And even though he could, by common consent, still do a job at wing back for Armagh, the demands of a growing business dictate otherwise.

“You just need that balance in life,” he says. “Family comes first but if you can give the necessary attention to work and the commitment to football and still enjoy it then you’re on a winner.

“People need to be enjoying themselves here. It’s not about dragging them down to the field. To get to the level we’re at there needs to be fun and enjoyment. But our management get the balance right. And our committee just want to be a committee, to run the club well and have the right structures. Our managers just want to manage. And our players just want to play.

“Everyone in Cross has reined things back in a little. We just go for next target in front of us now. I think we owe it to Oisin and John. They see themselves as facilitators but their presence alone means more to me than them just being facilitators.

“I felt regret and unease with us not being successful with them men in charge, because they deserved more and they earned the right to get more out of us. Those two lads took a job that brings pressure and expectancy but they stepped up.”

Both men, of course, know the Cross way inside out. Over the years the club have developed a checklist for each game. The fundamental credo is that the ball moves faster than the man. They seek to create 25 scoring chances per game and aim to win 65 percent of breaking ball. They aspire to keep a clean sheet and garner at least 70 percent of possession in open play.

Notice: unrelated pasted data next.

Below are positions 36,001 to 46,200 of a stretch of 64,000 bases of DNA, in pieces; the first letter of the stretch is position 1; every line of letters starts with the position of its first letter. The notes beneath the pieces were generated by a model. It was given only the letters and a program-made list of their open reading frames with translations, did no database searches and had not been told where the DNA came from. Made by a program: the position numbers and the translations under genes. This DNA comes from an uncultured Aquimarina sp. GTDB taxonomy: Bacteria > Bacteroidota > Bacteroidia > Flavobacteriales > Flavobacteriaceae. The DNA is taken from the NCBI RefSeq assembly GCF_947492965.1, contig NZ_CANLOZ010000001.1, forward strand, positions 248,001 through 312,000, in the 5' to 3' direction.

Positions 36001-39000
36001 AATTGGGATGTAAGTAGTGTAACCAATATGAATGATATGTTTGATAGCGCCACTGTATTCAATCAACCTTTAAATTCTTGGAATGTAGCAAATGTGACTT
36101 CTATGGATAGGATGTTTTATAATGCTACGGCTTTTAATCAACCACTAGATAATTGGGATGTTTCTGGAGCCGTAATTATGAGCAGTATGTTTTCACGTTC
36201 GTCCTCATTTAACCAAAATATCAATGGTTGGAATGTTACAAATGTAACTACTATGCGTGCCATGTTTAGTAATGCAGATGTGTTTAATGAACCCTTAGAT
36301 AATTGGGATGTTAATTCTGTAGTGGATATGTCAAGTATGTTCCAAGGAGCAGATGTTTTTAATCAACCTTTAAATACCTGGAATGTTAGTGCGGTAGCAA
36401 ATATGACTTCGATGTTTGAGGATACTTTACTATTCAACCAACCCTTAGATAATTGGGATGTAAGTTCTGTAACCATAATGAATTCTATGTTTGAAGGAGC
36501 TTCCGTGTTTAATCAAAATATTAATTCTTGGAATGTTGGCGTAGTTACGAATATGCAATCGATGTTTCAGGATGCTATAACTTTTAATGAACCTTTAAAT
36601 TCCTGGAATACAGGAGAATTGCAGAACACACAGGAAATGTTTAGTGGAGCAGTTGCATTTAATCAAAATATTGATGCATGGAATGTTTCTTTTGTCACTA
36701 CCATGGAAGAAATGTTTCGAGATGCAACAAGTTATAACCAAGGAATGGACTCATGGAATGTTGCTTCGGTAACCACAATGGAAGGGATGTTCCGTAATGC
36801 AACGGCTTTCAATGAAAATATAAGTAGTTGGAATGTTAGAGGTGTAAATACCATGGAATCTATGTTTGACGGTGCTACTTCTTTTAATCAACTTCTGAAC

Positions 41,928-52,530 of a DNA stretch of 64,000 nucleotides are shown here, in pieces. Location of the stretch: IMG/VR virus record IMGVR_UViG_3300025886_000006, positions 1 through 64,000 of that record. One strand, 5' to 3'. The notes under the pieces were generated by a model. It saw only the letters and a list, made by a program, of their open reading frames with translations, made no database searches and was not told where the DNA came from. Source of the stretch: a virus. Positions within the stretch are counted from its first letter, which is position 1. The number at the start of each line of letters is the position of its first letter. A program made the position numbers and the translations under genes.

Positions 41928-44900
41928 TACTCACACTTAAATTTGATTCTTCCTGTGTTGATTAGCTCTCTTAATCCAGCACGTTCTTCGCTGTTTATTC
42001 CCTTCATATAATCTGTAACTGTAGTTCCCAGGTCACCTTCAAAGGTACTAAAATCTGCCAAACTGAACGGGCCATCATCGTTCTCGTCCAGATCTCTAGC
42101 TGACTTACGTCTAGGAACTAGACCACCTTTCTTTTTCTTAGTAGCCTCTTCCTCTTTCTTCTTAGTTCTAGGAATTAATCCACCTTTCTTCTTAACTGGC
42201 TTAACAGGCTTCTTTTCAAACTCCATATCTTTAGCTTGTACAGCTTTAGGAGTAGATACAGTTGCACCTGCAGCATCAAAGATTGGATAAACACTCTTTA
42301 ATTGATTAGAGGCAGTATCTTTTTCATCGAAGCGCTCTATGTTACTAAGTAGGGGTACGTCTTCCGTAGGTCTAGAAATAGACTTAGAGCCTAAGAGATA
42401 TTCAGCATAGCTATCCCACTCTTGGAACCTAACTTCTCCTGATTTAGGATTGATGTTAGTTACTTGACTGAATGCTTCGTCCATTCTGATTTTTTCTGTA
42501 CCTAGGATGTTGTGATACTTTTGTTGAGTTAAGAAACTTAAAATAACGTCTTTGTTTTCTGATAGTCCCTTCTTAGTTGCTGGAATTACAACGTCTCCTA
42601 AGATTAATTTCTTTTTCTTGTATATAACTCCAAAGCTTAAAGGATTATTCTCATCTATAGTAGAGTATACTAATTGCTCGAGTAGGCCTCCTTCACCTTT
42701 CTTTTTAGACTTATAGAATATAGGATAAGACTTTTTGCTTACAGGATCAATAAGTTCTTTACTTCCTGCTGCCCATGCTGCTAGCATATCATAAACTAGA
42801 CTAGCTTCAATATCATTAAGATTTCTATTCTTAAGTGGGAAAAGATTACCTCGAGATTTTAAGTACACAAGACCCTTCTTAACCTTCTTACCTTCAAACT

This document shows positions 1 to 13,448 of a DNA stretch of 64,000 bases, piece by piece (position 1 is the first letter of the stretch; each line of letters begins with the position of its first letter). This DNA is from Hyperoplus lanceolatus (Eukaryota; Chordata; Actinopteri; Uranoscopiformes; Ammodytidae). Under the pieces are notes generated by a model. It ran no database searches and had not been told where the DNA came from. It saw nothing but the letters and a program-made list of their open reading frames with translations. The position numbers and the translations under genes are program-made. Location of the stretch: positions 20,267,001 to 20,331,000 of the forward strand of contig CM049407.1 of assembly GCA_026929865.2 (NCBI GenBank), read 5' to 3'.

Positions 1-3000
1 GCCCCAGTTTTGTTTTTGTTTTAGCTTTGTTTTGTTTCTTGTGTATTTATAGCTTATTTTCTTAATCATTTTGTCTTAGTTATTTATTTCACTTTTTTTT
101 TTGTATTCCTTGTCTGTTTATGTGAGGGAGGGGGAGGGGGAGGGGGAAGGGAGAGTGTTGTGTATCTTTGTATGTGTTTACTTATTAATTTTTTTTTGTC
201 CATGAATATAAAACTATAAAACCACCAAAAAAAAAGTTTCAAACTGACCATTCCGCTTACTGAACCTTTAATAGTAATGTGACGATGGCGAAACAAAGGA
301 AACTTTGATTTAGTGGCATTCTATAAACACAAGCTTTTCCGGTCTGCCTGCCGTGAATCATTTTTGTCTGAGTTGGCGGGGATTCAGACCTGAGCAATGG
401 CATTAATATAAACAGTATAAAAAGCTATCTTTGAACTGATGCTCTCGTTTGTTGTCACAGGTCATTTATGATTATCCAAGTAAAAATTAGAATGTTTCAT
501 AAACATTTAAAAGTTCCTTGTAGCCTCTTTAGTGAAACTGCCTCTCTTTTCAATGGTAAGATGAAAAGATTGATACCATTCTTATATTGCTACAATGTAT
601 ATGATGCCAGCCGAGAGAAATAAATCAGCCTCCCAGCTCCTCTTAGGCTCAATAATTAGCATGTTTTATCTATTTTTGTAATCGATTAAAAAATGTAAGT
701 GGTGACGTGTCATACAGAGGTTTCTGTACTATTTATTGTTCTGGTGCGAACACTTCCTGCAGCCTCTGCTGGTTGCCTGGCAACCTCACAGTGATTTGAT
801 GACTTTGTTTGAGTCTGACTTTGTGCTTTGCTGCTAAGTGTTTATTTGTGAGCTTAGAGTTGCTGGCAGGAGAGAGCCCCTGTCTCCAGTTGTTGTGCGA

Such unrelenting pursuit of excellence inevitably entails dangers. And so before last year’s county semi-final against Maghery, McConville and McEntee pulled another masterstroke; they called up eight of the club’s youngsters who had just won the county minor title.

They lifted the cup and went straight into the senior dressing-room for the first time.

“When you have eight young lads running out onto the pitch for a county semi-final it just gives the whole team an injection of energy,” Kernan smiles.

“The enthusiasm — they were bubbling! They got stuck into the warm-up and Oisin O’Neill soon broke onto the team.” Cross got through that game by three points; enough to keep them on the glory trail. Today against Castlebar Mitchels they will bid to reach another All-Ireland final. McEntee and McConville are ready to play a fresh trump card or two.

It’s how they do things.